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  • 1.
    Kotta, Jonne
    et al.
    Estonian Marine Institute, University of Tartu, Tallinn, Estonia.
    Vanhatalo, Jarno
    Department of Mathematics and Statistics and Organismal and Evolutionary Biology Research Program, University of Helsinki, Helsinki, Finland.
    Jänes, Holger
    Estonian Marine Institute, University of Tartu, Tallinn, Estonia / Centre for Integrative Ecology, Deakin University, Melbourne, Victoria, Australia.
    Orav-Kotta, Helen
    Estonian Marine Institute, University of Tartu, Tallinn, Estonia.
    Rugiu, Luca
    Department of Biology, University of Turku, Turku, Finland.
    Jormalainen, Veijo
    Department of Biology, University of Turku, Turku, Finland.
    Bobsien, Ivo
    GEOMAR Helmholtz Centre for Ocean Research Kiel, Kiel, Germany.
    Viitasalo, Markku
    Finnish Environment Institute, Helsinki, Finland.
    Virtanen, Elina
    Finnish Environment Institute, Helsinki, Finland.
    Nyström Sandman, Antonia
    AquaBiota Water Research, Stockholm, Sweden.
    Isaeus, Martin
    AquaBiota Water Research, Stockholm, Sweden.
    Leidenberger, Sonja
    Högskolan i Skövde, Institutionen för biovetenskap. Högskolan i Skövde, Forskningscentrum för Systembiologi.
    Jonsson, Per R.
    Department of Marine Sciences – Tjärnö, University of Gothenburg, Tjärnö, Strömstad, Sweden.
    Johannesson, Kerstin
    Department of Marine Sciences – Tjärnö, University of Gothenburg, Tjärnö, Strömstad, Sweden.
    Integrating experimental and distribution data to predict future species patterns2019Ingår i: Scientific Reports, ISSN 2045-2322, E-ISSN 2045-2322, Vol. 9, artikel-id 1821Artikel i tidskrift (Refereegranskat)
    Abstract [en]

    Predictive species distribution models are mostly based on statistical dependence between environmental and distributional data and therefore may fail to account for physiological limits and biological interactions that are fundamental when modelling species distributions under future climate conditions. Here, we developed a state-of-the-art method integrating biological theory with survey and experimental data in a way that allows us to explicitly model both physical tolerance limits of species and inherent natural variability in regional conditions and thereby improve the reliability of species distribution predictions under future climate conditions. By using a macroalga-herbivore association (Fucus vesiculosus - Idotea balthica) as a case study, we illustrated how salinity reduction and temperature increase under future climate conditions may significantly reduce the occurrence and biomass of these important coastal species. Moreover, we showed that the reduction of herbivore occurrence is linked to reduction of their host macroalgae. Spatial predictive modelling and experimental biology have been traditionally seen as separate fields but stronger interlinkages between these disciplines can improve species distribution projections under climate change. Experiments enable qualitative prior knowledge to be defined and identify cause-effect relationships, and thereby better foresee alterations in ecosystem structure and functioning under future climate conditions that are not necessarily seen in projections based on non-causal statistical relationships alone.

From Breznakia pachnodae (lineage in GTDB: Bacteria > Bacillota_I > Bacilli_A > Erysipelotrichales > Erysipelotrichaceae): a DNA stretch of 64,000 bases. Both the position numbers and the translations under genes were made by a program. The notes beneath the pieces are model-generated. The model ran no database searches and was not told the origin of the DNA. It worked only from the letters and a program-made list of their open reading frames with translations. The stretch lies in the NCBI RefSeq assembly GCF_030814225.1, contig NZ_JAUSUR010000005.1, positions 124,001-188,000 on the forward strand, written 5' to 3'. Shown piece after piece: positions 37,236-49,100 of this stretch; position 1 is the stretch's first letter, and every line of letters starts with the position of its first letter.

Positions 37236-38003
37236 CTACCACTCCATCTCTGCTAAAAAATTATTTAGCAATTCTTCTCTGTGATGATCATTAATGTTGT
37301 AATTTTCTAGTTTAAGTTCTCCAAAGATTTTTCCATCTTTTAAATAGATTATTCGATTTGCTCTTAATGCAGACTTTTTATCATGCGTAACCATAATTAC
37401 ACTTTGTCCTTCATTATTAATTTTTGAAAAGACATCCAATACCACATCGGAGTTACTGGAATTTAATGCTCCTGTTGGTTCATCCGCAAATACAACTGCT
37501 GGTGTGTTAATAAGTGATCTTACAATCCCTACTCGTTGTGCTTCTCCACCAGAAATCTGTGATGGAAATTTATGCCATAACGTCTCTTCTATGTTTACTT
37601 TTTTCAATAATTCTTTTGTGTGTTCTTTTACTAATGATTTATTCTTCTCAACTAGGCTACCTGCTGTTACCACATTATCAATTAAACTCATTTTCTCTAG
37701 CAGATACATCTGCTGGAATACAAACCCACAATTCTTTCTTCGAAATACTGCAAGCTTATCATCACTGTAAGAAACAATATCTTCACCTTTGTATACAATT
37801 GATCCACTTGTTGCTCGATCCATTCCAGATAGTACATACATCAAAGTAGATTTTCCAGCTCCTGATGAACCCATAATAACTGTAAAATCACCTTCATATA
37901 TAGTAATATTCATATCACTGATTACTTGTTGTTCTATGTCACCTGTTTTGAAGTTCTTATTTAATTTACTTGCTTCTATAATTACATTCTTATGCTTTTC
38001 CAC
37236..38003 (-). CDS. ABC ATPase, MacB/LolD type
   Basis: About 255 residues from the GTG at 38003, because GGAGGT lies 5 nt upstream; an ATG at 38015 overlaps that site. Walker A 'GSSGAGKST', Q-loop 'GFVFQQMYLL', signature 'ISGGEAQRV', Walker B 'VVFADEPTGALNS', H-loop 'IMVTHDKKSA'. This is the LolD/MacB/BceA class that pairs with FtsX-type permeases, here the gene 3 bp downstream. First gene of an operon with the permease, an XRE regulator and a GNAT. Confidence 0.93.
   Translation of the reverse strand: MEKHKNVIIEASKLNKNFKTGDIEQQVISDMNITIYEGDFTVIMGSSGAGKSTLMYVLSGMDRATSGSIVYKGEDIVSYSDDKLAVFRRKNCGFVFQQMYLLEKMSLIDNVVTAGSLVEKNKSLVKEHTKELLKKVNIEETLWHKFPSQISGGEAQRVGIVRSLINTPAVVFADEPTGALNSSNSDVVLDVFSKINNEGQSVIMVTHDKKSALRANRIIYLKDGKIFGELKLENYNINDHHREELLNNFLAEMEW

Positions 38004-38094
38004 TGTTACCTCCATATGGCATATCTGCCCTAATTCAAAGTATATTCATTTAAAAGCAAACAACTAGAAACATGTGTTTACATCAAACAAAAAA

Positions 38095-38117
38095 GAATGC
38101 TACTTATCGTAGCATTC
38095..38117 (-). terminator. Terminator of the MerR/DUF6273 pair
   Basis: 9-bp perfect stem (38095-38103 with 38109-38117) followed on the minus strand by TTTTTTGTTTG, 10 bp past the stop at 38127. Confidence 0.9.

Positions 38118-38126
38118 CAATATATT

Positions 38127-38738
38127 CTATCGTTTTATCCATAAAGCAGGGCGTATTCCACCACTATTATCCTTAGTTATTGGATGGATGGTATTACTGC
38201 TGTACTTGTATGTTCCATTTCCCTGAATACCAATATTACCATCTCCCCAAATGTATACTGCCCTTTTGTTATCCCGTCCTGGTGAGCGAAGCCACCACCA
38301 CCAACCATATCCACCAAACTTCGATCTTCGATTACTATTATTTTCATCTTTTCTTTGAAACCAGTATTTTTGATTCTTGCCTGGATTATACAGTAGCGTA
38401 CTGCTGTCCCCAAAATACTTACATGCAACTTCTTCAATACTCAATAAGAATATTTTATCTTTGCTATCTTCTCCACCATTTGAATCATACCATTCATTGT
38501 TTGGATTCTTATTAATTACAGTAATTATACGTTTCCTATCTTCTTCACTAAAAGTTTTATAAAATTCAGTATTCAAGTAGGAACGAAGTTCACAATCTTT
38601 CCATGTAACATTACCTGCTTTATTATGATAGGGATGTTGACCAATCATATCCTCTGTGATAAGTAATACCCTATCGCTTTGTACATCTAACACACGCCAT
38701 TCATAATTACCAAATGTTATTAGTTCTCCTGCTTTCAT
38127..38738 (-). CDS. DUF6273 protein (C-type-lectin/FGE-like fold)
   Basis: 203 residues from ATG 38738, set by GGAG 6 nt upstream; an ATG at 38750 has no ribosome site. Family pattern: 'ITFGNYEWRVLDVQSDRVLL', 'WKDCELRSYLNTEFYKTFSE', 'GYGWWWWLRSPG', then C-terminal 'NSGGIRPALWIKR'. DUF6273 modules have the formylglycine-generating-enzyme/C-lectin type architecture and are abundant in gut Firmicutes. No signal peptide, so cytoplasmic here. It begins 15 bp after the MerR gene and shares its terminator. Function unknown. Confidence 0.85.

• 2.
    Leidenberger, Sonja
    et al.
    Högskolan i Skövde, Institutionen för biovetenskap. Högskolan i Skövde, Forskningscentrum för Systembiologi.
    Boström, Sven
    Swedish Museum Nat Hist, Dept Zool, Stockholm, Sweden.
    Wayland, Matthew T.
    Univ Cambridge, Dept Zool, England.
    Morphological observations on three Baltic species of Corynosoma Lühe, 1905 (Acanthocephala, Polymorphidae)2019Ingår i: European Journal of Taxonomy, ISSN 2118-9773, Vol. 514, s. 1-19Artikel i tidskrift (Refereegranskat)
    Abstract [en]

    Necropsies of Baltic grey (Halichoerus grypus) and ringed seals (Pusa hispida) presented a rare opportunity to study their acanthocephalan fauna. Both species hosted adults of three species of the genus Corynosoma Lithe, 1904, namely C. magdaleni Montreuil, 1958, C. semerme (Forsell, 1904) Lithe 1911 and C. strumosum (Rudolphi, 1802) Lithe 1904. A comparative morphological analysis of these three species of Corynosoma, combining both light and scanning electron microscopy, was performed for the first time. Sexual dimorphism in the size and shape of the trunk was observed in both C. magdaleni and C. semerme, but there was insufficient material to investigate this phenomenon in C. strumosum. Genital spines were not observed in any of the female acanthocephalans. Three possible explanations for the presence of genital spines in some females, but not others are (i) cryptic speciation, (ii) phenotypic variation and (iii) loss by extraction or shearing when the copulatory cap is released. Copulatory caps were observed on female C. semerme. The size and morphology showed considerable variability and all caps were strongly autofluoresecent.

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